One played out like a three act opera and the other was a three day party.
The Coronation of King Charles III ranged from the bizarre to the extraordinary.
The first act – The Arrivals – so many people in bizarre costumes, including Katy Perry (but at least she provided some entertainment as she tried to find her seat) .
The second act – The Coronation – the whole arcane nature of it carried on with the weirdest rituals and everyone (in Westminster Abbey at least) taking it so seriously. The only saving grace was the music, from the sublime choral work to the gospel group. The only costume that didn’t look ridiculous in a 21st Century event was that worn by the sword carrier, Penny Mordaunt, Leader of the House of Commons. And she performed in heels – for over an hour.
The third act – The Procession – Imagine being the event manager for that, imagine having over 6,000 participants to wrangle.
And how do you get them all to step off at the same time?
The procession departed on the command of the Garrison Sergeant Major Andrew Stokes: “The Coronation Procession, by the Centre, Quick March.”
In ear monitors worn by the bass drummer in every marching band enabled the parade to step off at precisely the same time.
How to rehearse for an event like the Procession? Do it at midnight weeks in advance – without the regalia and with substitutes for the carriages.
London has the buildings and The Mall to enable such a spectacular event to be pulled off.
The follow up act was a concert that I tried to watch on channel 7 – I thought there was a limit on how many ads commercial TV could show per hour. There seemed to be as much airtime devoted to flogging stuff to us as there was actual content. So I gave up.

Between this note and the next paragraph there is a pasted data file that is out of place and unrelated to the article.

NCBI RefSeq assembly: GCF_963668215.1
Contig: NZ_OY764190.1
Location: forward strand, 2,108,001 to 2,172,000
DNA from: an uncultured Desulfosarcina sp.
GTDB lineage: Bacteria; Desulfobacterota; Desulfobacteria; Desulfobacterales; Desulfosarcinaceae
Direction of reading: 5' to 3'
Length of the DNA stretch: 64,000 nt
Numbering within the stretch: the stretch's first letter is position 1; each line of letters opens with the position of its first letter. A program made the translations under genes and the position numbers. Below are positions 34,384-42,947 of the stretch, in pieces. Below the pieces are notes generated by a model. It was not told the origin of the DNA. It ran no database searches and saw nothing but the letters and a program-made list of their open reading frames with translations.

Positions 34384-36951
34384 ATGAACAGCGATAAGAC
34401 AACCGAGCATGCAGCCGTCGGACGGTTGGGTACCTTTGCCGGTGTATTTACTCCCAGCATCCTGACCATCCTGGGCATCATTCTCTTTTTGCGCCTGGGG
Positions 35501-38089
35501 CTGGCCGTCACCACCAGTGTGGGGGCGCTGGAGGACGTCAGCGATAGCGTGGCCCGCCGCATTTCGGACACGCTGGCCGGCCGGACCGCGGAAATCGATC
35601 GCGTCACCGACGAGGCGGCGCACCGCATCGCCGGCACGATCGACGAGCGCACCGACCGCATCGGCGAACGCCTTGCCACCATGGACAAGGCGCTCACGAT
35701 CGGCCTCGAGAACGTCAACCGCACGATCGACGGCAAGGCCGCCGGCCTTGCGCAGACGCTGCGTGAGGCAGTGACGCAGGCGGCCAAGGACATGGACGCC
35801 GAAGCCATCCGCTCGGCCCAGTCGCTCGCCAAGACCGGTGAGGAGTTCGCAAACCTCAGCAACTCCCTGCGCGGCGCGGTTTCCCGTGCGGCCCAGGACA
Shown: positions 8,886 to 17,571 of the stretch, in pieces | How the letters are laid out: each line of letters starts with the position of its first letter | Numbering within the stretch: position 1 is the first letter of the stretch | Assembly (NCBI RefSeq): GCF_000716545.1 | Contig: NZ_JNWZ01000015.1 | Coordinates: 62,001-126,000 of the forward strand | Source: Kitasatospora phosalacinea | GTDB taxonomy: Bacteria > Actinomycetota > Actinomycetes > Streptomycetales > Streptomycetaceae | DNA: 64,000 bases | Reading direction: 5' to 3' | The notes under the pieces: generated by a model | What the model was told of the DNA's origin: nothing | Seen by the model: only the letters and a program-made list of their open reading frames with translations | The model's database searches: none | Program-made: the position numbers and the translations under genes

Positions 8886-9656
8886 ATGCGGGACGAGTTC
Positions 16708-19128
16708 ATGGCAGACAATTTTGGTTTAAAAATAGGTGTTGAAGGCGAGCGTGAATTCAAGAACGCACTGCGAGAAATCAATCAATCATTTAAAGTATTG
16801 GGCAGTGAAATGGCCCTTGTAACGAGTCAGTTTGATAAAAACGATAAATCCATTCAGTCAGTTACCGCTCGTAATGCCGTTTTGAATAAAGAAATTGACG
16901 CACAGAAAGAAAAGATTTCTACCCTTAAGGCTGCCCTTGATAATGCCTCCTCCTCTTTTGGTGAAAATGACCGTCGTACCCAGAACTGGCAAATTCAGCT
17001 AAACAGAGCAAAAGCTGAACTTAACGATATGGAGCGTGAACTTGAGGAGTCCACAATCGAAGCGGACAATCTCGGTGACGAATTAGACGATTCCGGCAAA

Of course the coronation is totally unnecessary – Charles became King automatically upon the death of his mother as will his son when he dies. So all in all it is just an excuse to show off.
Then again, most of our events are unnecessary. But where would we be without them?
Then a week later – Eurovision 2023
OK I’m a Eurovision tragic. I don’t get up in the middle of the night to watch it, but I do watch the repeat on SBS.
Two things attract me to Eurovision – the campiness and the OTT presentation, and the technology. Watching the evolution of lighting and screen technology to create sets that are so alive has been great to watch, particularly over the past decade.
Not only was Australia represented in the competition, the set designer is an Australian too.
Julio Himede graduated from NIDA in 1999 and his first design credit is for the Sydney 2000 Olympics followed by events such as MTV Australia Music Video Awards, ARIA Awards, Australia’s Next Top Model, and then international events mostly for broadcast.
I found a number of interesting articles about the set and lighting design including these
You can see how the LED panels work via this descriptor
Lighting Designer Tim Routledge is a graduate of the Royal Welsh College of Music & Drama and also has extensive TV experience.
And how good were Voyager – who were obviously just having the time of their lives. Speaking backstage, the band were overjoyed with their performance. “We are a progressive epic pop synth metal band from Perth, Western Australia, and we made it into the top 10 of Eurovision. Let that sink in for a little while,” Estrin said.
Obviously the SMH’s Michael Idato is also a fan Sweden wins, Australia ninth in thrilling Eurovision final showdown